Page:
YUSU defy NUS over boycott

  • 31 Students Unions sign a petition taking stance against AUT action
  • Armstrong opposes NUS stance after students suffer cancelled exams
  • AUT and Vice-Chancellors reach stand-still over latest pay negotiations

York Students’ Union has sparked outrage amongst AUT and NUS officials by withdrawing its support for the current lecturers boycott.

YUSU and 30 other SUs have been forced into opposition in the face of first and second year exam cancelations.

The NUS has reacted angrily to a letter signed by 21 SUs, including York, and are now in turmoil after a further 10 Unions have voiced their disapproval leaving just 30 in support of the NUS. The letter criticises the NUS’s support of the boycott, describing it as “highly inappropriate and unrepresentative of the vast majority of students”.

SU President Micky Armstrong (pictured right) said “I’m here to serve the students of York first…we are not dictated to by NUS”. He added, “we support [the AUT’s] campaign for better funding but we just cannot support action which is detrimental to students”.

In response to criticism from SUs including York, Bristol, and UCL, NUS President Kat Fletcher said “We respect SU autonomy and their right to determine their own policy. However it is interesting that students’ unions such as York tend to be those where the decision was taken in a meeting to which the NUS, lecturers unions and employers were not invited”.

She also defended NUS support of the boycott, claiming “we strongly believe we are representing the interests of all our members…If an adequate pay deal isn’t met, then we may find that less and less people will enter the lecturing profession, which will have a devastating impact on the quality of education”.

The split from NUS policy by YUSU has been seen by AUT representatives as criticism of them rather than the universities. National AUT Press Officer Dan Ashley said “there’s been a lot of propaganda coming out on the employers’ side” and suggested that SUs focus the blame on the senior management, rather than teaching fellows, adding that the best way to stop the boycott was to target protests at the Universities and Employers Association, the negotiating body for Vice-Chancellors.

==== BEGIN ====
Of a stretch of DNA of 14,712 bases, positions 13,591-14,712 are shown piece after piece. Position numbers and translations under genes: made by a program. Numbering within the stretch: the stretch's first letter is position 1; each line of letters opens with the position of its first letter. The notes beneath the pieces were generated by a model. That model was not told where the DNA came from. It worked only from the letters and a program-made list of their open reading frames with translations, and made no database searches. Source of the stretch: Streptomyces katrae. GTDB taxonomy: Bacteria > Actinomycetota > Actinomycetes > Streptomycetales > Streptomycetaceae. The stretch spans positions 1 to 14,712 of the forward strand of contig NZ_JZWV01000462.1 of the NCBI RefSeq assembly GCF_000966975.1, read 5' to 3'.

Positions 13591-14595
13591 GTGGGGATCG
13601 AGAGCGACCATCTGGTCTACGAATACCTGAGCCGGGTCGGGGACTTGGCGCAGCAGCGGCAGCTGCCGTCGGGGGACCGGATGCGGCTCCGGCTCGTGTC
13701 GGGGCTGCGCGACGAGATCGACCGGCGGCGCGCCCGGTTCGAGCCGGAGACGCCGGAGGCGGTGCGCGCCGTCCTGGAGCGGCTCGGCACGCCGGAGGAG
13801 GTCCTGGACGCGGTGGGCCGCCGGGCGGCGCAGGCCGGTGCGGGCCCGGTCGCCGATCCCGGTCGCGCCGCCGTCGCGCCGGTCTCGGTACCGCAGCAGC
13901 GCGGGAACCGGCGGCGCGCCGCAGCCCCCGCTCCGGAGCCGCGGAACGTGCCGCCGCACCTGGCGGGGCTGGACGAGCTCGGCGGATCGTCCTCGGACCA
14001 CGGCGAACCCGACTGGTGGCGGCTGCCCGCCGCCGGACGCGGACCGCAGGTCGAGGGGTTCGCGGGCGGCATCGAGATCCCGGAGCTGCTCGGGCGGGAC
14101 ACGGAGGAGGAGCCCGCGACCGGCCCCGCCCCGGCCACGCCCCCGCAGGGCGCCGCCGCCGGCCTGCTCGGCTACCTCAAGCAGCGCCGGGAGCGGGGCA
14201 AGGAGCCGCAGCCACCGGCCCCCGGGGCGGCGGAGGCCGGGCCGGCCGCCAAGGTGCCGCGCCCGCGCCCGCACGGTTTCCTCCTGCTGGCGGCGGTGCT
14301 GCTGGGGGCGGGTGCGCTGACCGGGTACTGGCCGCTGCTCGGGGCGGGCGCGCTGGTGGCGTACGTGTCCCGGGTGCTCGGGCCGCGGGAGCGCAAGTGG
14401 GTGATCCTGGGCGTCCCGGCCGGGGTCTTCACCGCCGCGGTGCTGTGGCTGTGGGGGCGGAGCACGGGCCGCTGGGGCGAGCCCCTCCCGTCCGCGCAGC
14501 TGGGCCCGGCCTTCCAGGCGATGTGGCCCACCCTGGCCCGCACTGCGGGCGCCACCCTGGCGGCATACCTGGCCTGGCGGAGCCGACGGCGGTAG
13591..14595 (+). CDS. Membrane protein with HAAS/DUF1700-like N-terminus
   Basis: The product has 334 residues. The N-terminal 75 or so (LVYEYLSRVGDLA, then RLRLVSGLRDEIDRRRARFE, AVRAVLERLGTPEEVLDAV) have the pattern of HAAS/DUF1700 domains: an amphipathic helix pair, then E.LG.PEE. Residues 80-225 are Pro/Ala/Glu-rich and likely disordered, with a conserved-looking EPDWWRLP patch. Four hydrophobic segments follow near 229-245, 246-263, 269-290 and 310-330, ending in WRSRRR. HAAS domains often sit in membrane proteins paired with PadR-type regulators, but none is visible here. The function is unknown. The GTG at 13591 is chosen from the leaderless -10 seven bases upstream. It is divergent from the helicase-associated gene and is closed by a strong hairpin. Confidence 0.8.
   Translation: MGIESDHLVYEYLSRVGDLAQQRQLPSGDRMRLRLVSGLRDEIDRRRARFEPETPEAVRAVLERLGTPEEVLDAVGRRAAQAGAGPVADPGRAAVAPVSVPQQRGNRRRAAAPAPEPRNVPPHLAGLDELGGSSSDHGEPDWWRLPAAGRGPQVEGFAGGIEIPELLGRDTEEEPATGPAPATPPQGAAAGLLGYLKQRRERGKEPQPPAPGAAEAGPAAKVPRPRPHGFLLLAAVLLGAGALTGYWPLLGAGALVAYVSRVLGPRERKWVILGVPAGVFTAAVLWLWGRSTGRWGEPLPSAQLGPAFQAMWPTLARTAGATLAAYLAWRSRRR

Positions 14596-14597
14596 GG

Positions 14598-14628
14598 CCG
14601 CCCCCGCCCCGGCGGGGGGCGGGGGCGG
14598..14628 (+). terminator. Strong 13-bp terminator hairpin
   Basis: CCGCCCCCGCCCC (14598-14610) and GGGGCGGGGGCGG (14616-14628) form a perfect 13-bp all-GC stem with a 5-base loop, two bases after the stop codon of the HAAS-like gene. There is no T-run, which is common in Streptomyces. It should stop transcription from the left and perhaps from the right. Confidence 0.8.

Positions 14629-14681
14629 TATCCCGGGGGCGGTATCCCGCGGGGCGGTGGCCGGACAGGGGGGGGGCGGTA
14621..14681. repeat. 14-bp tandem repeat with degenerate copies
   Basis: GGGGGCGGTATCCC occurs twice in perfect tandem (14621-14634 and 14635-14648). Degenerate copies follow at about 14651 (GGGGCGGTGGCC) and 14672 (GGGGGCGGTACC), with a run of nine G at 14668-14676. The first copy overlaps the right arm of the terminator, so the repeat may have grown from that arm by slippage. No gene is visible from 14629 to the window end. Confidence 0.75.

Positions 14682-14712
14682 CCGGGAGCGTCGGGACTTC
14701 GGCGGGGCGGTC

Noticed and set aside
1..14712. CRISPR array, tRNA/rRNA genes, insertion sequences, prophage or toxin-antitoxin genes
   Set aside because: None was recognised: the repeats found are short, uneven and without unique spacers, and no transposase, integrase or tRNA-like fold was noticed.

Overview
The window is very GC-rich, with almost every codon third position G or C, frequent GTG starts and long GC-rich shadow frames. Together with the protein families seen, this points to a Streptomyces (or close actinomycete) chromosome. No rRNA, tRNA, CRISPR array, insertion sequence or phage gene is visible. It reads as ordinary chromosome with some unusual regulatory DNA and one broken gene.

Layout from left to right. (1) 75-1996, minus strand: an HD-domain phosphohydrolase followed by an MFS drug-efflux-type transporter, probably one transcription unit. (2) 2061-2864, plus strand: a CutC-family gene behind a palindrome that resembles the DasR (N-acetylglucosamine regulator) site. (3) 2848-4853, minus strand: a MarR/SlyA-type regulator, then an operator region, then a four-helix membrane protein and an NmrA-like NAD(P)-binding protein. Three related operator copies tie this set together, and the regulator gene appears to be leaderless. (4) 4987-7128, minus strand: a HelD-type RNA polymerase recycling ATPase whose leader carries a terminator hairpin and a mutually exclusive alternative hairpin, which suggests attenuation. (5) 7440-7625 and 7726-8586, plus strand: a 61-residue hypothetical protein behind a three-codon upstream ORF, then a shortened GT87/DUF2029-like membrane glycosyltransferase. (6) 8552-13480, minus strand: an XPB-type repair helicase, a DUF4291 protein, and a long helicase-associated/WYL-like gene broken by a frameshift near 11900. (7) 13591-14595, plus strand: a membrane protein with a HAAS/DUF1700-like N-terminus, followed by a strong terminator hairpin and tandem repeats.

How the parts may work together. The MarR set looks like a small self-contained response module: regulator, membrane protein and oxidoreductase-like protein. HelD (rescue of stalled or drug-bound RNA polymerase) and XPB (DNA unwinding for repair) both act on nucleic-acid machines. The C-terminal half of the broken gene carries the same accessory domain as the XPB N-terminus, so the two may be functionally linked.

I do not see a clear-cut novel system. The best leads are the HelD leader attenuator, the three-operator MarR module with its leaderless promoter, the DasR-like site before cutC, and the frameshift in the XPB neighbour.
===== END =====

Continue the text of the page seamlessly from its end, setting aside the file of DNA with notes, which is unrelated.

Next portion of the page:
Dr Simon Parker (pictured left), who has been at the forefront of the boycott in York, said “the Students’ Union should be concentrating its attack on the university management…they are causing the disruption”.

However, SUs in opposition disagree, stating in the letter to the AUT that “the assessment boycott is “undermining many years of close relations between lecturers and students. It makes it clear that you see institutions, not lecturers, as responsible for students’ education.”
The letter adds “We cannot support an action which both creates undue stress for them during this vital time of year and possibly threatens them with the possibility of not graduating.”

3 comments

  1. Absolutely agree with YUSU – the strike’s affecting exams at Queen’s University, Belfast as well and in 3rd year now I really don’t have time for listening to lecturers mope about how poorly paid they are – even if I were to agree with them on that, there’s no excuse for holding students hostage by refusing to set and mark exams which for many of us form the culmination of our formal academic education.

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  2. Whatever happened to some solidarity?
    As anybody ever involved in a employer-union dispute will tell you, they key to resolving the issue when demands are reasonable ( Blair did when he was justifying fees http://www.universitiesuk.ac.uk/speeches/show.asp?sp=63 ) is pressure – the more pressure is applied to the employers, the quicker they concede.

    The action YUSU and its peers are taking massivley undermines this – by breaking ranks they reduce the pressure on the VC’s, who can then turn around and say to the lecturers ‘The Students are against you!’. YUSU suggests they are looking after our interests as students by breaking rank, but the fact is if a united front had been presented to the VC’s and supportive action offered by all student unions this may well have already been settled – at the very least it would be settled more quickly. Surely *that* is in student’s best interests?

    Perhaps if our union spent less time desperatley trying not to be a Union (‘Senators’…ugh. represent our interests, don’t play at being our parliament) and devoted its energies to assisting the lecturers (who we have much more in common with than the VC – whose salary is outrageous yet never mentioned) and some actual political activity (gasp!) beyoned putting up posters then we wouldn’t be seeing the marking process paralyzed and one amenity after another privatized or closed for no good reason by the VC.

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  3. But what type of university are we going to end up with if the AUT action fails?

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